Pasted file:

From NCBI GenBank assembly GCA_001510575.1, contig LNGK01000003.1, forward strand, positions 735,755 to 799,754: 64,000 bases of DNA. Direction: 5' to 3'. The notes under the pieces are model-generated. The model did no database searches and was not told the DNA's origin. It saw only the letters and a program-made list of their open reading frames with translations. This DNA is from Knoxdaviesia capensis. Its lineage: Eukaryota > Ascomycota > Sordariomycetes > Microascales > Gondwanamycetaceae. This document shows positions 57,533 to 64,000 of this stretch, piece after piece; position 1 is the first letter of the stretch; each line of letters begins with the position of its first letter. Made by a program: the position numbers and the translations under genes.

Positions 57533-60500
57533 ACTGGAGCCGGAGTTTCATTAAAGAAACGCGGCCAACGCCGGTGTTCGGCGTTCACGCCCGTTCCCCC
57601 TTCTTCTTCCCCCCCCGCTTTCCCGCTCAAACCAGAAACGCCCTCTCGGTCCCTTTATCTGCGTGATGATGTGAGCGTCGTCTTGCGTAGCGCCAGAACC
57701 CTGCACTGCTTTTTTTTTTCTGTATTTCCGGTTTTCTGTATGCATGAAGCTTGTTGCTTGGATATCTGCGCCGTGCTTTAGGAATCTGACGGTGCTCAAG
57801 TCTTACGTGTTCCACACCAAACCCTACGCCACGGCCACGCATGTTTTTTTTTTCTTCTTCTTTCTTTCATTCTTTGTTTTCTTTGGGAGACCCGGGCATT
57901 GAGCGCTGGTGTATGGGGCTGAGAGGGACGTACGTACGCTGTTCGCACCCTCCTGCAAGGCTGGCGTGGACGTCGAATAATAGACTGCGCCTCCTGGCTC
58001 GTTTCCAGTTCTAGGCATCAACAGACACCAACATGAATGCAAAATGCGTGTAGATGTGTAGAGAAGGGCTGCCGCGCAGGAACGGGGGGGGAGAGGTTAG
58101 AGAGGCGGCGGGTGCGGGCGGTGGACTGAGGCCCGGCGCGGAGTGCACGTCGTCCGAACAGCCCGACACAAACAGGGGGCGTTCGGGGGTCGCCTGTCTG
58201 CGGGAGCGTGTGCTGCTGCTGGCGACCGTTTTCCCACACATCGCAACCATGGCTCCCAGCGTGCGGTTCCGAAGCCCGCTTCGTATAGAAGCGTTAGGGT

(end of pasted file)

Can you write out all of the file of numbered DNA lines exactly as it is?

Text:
From NCBI GenBank assembly GCA_001510575.1, contig LNGK01000003.1, forward strand, positions 735,755 to 799,754: 64,000 bases of DNA. Direction: 5' to 3'. The notes under the pieces are model-generated. The model did no database searches and was not told the DNA's origin. It saw only the letters and a program-made list of their open reading frames with translations. This DNA is from Knoxdaviesia capensis. Its lineage: Eukaryota > Ascomycota > Sordariomycetes > Microascales > Gondwanamycetaceae. This document shows positions 57,533 to 64,000 of this stretch, piece after piece; position 1 is the first letter of the stretch; each line of letters begins with the position of its first letter. Made by a program: the position numbers and the translations under genes.

Positions 57533-60500
57533 ACTGGAGCCGGAGTTTCATTAAAGAAACGCGGCCAACGCCGGTGTTCGGCGTTCACGCCCGTTCCCCC
57601 TTCTTCTTCCCCCCCCGCTTTCCCGCTCAAACCAGAAACGCCCTCTCGGTCCCTTTATCTGCGTGATGATGTGAGCGTCGTCTTGCGTAGCGCCAGAACC
57701 CTGCACTGCTTTTTTTTTTCTGTATTTCCGGTTTTCTGTATGCATGAAGCTTGTTGCTTGGATATCTGCGCCGTGCTTTAGGAATCTGACGGTGCTCAAG
57801 TCTTACGTGTTCCACACCAAACCCTACGCCACGGCCACGCATGTTTTTTTTTTCTTCTTCTTTCTTTCATTCTTTGTTTTCTTTGGGAGACCCGGGCATT
57901 GAGCGCTGGTGTATGGGGCTGAGAGGGACGTACGTACGCTGTTCGCACCCTCCTGCAAGGCTGGCGTGGACGTCGAATAATAGACTGCGCCTCCTGGCTC
58001 GTTTCCAGTTCTAGGCATCAACAGACACCAACATGAATGCAAAATGCGTGTAGATGTGTAGAGAAGGGCTGCCGCGCAGGAACGGGGGGGGAGAGGTTAG
58101 AGAGGCGGCGGGTGCGGGCGGTGGACTGAGGCCCGGCGCGGAGTGCACGTCGTCCGAACAGCCCGACACAAACAGGGGGCGTTCGGGGGTCGCCTGTCTG
58201 CGGGAGCGTGTGCTGCTGCTGGCGACCGTTTTCCCACACATCGCAACCATGGCTCCCAGCGTGCGGTTCCGAAGCCCGCTTCGTATAGAAGCGTTAGGGT